I think it would be great if a group of youth were to address this by taking some direct action. Get a group together, both teenagers and older folks. Go in to the public library en masse, sit down silently and start reading. Be polite, follow whatever code of conduct they have, but refuse to leave. Have someone fax the media just as your group is entering the library. Have supporters outside with signs saying things like, "Youth are not the problem" and "It's my library too," and have spokespeople outside to deal with the media when they show up.

And if you need some help figuring out the logistics, I know some people who have some experience with that sort of thing.

9 comments:

SR said...

Is this even legal? How can a *public* library deny access to patrons based on age???

the rev. paperboy said...

Replace the words "kids" and "teens" and "youths" with "blacks" or "jews" and see how the library staff members comments read.
And that's before we get into whether the library really wants to start discouraging teens from reading and using the library.
The Morons are everywhere.

Scott said...

SR: I'm not sure what the legalities are, though it certainly leaves the library wide open for a complaint of age discrimination under Ontario human rights legislation. Though generally speaking human rights complaints are very inefficient ways to change things.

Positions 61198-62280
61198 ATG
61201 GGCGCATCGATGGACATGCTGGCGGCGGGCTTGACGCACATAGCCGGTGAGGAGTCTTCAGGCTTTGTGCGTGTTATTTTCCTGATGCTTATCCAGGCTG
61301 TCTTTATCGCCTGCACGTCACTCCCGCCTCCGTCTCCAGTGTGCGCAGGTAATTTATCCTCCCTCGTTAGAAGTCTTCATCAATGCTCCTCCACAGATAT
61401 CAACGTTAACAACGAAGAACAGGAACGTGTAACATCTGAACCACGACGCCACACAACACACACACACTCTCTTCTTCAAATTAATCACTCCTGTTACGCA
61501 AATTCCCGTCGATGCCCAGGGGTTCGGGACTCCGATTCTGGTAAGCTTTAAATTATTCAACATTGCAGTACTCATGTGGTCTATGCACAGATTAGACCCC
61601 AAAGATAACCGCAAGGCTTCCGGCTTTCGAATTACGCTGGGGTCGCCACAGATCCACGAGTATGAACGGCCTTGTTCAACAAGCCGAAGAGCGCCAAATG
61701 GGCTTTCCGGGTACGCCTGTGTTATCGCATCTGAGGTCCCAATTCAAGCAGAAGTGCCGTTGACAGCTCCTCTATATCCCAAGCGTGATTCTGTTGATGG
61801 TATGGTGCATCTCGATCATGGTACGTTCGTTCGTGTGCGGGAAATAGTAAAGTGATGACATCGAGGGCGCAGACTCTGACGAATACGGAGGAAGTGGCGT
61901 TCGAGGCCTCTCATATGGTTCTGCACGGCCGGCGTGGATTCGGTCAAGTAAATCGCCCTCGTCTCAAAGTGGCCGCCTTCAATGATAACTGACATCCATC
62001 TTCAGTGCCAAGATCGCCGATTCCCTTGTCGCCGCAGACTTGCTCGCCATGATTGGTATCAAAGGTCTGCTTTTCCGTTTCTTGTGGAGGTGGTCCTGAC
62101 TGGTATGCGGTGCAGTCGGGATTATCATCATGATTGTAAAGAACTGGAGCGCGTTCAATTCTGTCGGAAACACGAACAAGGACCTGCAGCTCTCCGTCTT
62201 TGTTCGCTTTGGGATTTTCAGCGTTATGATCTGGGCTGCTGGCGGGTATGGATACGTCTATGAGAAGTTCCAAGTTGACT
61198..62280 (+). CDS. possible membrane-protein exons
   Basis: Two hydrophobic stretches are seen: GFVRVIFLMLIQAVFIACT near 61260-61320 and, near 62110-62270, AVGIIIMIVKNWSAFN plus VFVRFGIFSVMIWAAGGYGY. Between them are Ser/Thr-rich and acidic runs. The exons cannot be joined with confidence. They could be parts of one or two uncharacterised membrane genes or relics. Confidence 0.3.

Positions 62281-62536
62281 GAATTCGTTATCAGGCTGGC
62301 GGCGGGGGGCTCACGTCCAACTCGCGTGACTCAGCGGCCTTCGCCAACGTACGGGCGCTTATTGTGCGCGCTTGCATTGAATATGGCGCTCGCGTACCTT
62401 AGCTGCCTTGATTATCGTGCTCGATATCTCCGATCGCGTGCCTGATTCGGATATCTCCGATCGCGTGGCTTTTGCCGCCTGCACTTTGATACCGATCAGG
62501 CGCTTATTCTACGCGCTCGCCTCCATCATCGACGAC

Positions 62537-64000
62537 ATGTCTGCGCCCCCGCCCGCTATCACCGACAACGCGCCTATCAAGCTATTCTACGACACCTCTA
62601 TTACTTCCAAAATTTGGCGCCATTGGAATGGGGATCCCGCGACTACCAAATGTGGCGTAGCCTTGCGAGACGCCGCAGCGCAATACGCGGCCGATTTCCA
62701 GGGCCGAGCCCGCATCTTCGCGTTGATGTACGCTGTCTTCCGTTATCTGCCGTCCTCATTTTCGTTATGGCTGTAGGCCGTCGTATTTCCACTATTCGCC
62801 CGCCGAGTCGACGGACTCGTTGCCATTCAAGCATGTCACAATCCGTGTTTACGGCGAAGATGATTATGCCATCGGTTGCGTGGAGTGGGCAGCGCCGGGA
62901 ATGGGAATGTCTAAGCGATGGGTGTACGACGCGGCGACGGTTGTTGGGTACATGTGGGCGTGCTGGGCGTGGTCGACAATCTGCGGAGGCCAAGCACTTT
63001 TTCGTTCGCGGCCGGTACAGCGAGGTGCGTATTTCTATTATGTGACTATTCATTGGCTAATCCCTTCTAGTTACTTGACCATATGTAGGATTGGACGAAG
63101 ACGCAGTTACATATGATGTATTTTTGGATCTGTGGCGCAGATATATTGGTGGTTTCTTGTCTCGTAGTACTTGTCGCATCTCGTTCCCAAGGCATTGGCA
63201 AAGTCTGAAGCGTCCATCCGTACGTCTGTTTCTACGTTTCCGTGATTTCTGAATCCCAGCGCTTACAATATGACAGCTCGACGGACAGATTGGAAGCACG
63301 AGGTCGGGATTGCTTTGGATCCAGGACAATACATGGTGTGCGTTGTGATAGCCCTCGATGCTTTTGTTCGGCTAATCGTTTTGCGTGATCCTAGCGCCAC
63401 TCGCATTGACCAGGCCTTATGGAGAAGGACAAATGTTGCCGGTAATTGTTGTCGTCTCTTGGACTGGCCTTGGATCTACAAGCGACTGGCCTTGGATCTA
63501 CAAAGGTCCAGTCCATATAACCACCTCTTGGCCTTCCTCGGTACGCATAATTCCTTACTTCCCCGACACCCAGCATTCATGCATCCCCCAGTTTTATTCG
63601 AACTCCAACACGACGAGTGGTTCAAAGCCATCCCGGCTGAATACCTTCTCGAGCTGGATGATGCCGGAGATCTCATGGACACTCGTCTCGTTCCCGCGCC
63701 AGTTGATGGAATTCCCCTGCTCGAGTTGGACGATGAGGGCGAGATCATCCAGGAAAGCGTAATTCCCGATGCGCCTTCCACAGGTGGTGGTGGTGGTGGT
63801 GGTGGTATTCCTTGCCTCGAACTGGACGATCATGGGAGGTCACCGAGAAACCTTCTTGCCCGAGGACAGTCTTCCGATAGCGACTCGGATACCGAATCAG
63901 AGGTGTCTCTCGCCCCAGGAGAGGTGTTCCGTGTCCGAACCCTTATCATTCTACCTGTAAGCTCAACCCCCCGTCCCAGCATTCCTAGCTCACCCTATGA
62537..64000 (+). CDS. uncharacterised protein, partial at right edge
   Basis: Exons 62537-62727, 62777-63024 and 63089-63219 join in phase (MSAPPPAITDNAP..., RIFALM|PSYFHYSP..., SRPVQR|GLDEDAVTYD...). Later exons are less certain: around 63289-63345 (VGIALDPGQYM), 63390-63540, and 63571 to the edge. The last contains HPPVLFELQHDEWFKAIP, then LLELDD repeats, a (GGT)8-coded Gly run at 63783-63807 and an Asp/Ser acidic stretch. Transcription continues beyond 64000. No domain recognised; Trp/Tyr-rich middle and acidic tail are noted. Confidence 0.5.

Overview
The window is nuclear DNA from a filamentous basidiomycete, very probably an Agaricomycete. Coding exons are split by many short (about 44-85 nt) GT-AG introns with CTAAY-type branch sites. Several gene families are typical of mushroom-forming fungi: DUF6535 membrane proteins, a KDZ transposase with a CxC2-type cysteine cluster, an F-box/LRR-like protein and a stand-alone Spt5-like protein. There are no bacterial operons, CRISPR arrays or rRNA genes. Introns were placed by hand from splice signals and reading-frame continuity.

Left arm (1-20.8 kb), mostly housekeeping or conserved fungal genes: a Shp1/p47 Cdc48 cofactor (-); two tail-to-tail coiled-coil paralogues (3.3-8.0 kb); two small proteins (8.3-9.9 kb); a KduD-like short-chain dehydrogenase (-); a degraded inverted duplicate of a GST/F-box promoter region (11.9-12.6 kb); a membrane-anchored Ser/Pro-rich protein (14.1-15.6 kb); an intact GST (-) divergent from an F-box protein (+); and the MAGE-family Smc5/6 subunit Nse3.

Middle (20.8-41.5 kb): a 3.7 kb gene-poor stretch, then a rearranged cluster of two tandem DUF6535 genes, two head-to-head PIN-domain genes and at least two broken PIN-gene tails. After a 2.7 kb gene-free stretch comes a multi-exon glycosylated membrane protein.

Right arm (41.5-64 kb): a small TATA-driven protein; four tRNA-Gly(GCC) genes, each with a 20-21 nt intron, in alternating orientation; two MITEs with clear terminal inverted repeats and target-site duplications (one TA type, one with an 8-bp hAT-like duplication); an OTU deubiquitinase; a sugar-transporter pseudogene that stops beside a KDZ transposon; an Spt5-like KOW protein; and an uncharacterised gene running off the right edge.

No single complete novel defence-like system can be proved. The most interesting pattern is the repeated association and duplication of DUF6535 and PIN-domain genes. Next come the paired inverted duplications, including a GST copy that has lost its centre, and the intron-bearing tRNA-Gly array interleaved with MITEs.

rev. paperboy: Yes, that had occurred to me as well, but I think it is important to be very, very careful about making that kind of argument, and generally I look for other ways to make the point before I go there. But the Morons are indeed everywhere.

Scott said...

(Btw, I should mention that I found the Star article via Green Sudbury.)

ansel said...

We did a read-in a few years ago at the school district headquarters to launch our ultimately successful campaign to have the district strictly regulate military recruitment in schools. It was great! Stand up Sudbury!

http://yaaustin.blogspot.com/2006/03/hey-aisd-limit-military.html

Suzanne said...

At first glance, this looks like an exercise in reverse psychology.

Scott said...

Hey ansel: That sounds like a great campaign!

Suzanne: Yes, I can understand why it might appear like that. Unfortunately, it's for real.

Coldo said...

I live in Sudbury...and know about this situation first hand. The director of the library was being very, very diplomatic so let me make this clear.